I know, I know. A gluten-free dessert recipe. Who really wants that? But it just had to be done.
As you probably know I’m not particularly special needs about my diet. (…Actually that’s a huge lie. I have a gourmet food-blog, HELLO delusional self). But! To be fair- as a rule I don’t follow much in the way of dietary restrictions (unless of course, you consider excessive Pain au Chocolat consumption a “restriction.”)
However! I have a close friend of mine who, for medical reasons, needs to keep a gluten-free diet. So I do what I can to try to make gluten-free (yet also palatable) baked goods whenever we’re having a potluck or dinner party or she needs a thank-you present for caring for our cats while we were in Europe for 2 weeks… And so as a result I’ve found myself entering the realm of bizarre flour-types and powdered nonsense, attempting to make sense of it all. Basically what I’ve decided is that it’s not worth it to obsess too much about flours because gluten-free people are typically so excited that you would even think of baking a gluten-free item that anything you create will make them jump for joy. However as gluten-eater I find it somewhat upsetting to have any sort of baked good that is dry, crumbly, and tasting oddly like fava beans (I’m talking about you, Bob’s Red Mill). Hence I have made small efforts to find a decently flavored and readily accessible all-purpose gluten-free flour: Trader Joe’s brand. (Also per my gluten free friend, Cup4Cup is an even better brand and can be located at Sur La Table).Additionally, I think there are certain recipes that inherently are going to work better for gluten-free baking. It seems like recipes that involve something with a cake-like texture are going to perform better than a recipe for short-bread crust. You can almost always substitute gluten-free for regular flour in a cake recipe and expect a decent outcome.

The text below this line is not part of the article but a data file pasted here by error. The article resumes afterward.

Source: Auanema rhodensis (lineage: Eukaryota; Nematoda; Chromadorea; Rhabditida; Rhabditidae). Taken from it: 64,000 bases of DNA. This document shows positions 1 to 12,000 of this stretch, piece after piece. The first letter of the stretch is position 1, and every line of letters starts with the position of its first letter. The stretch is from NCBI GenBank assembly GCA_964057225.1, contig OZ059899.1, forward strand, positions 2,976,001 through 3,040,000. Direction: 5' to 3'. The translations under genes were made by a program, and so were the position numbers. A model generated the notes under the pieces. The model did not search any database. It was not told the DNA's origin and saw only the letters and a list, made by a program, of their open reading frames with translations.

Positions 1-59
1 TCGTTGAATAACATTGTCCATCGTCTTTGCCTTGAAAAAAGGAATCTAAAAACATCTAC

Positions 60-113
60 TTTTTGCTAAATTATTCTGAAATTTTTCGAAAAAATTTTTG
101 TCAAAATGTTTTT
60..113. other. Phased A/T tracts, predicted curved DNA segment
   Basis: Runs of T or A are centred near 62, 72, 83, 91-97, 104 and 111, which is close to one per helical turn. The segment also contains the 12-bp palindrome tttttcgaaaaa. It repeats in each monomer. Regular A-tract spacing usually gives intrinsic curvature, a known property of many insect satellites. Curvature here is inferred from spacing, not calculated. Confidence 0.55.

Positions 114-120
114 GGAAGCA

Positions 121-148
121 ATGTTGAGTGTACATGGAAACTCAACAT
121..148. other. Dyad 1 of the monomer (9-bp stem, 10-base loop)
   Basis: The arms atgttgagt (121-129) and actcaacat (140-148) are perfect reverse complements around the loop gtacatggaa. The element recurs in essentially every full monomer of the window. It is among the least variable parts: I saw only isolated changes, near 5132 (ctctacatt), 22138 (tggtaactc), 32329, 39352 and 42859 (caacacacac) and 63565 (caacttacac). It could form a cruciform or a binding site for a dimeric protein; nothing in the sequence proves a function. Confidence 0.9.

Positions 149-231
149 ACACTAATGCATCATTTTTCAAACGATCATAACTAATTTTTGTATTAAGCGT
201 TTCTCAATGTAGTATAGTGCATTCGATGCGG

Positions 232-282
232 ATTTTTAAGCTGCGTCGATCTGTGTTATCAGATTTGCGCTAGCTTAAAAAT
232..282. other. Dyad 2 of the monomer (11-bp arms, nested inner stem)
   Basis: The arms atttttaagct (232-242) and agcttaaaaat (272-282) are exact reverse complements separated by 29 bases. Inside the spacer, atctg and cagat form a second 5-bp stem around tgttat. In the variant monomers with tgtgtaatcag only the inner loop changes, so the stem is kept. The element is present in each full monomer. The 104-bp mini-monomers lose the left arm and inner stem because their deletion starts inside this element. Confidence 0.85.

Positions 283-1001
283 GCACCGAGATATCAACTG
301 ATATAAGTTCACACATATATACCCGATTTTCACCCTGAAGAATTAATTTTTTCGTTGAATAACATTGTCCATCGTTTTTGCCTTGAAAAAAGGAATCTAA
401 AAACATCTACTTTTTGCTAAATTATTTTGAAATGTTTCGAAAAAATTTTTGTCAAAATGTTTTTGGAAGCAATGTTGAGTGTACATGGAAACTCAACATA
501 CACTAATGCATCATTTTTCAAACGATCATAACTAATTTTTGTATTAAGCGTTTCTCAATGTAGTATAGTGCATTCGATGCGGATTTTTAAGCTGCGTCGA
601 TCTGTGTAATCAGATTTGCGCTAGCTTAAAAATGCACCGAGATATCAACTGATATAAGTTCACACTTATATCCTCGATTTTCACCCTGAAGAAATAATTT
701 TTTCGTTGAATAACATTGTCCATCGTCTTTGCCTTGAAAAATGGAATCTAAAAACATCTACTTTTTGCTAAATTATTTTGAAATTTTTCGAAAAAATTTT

Thus, basically what I’m saying is that armed with knowledge of easily accessible, non-funky tasting, gluten-free flour and the belief that I could basically make recipe exactly as written, I commenced with testing the famous Blé Sucré madeleine recipe.
And Oh. My. Word. You will forever be indebted to me if you decide to make this recipe.
Blé Sucré is a bakery in Paris that Dave and I visited a few months ago on our Europe vacation. I was, naturally, on a Proust-inspired mission to find the best madeleine in town. (Naturally). And armed with millennial-style googling skills and food-blogger-style dedication, Dave and I managed to locate such a pastry.
And wow. Just WOW.Now I’m not overly impressed with madeleines I’ve had in the US; i.e. the ones served at the local Starbucks, for example. They’re not terrible, and certainly will satisfy my sweet tooth, but they’re more like firm vanilla pound cakes in a cute clam-shell shape. And this was somewhat my expectation in Paris as well… I assumed they would be good, but that I’d always truly prefer Pain au Chocolat. But now that I’ve tasted these pastries, I’ve begun to question everything I know to be true in this world… (and also Starbucks’ madeleines become completely disappointing when compared to the fluffy, buttery, perfectly puffed madeleines of Blé Sucré).
Taking things even further than I thought possible is the fact that the Blé Sucré madeleines are dunked in a light citrus glaze to make them even more decadent for a morning (or afternoon..or evening… or bedtime…) snack.
Gah!!! I. JUST. CAN’T. EVEN.So upon my return home, I located and began attempting the Blé Sucré recipe. I’ve also failed at this recipe about 4x before realizing that you absolutely cannot use a dark (non-stick) madeleine pan and expect these to turn out correct. They will BURN, people. Gotta use tin for proper heat-conduction.
So the gluten-free recipe was the 5th test and was baked in my brand new TIN madeleine baking tray. And they turned out 100% perfect.
So I have no reason to not think that this recipe would work equally perfectly with regular flour, but since I have not personally confirmed this, I will not advertise it here. And thus, gluten-free is what you’re getting today. So I will end this post with- If you have a gluten-free friend take the time to make these for her.
She will think you’re an amazing baking-genius and you will both get to enjoy a delicious little madeleine pastry that tastes like it was straight from ovens of Paris.
Gluten Free Madeleines
That being said, make sure to generously butter and flour your tin to avoid sticking.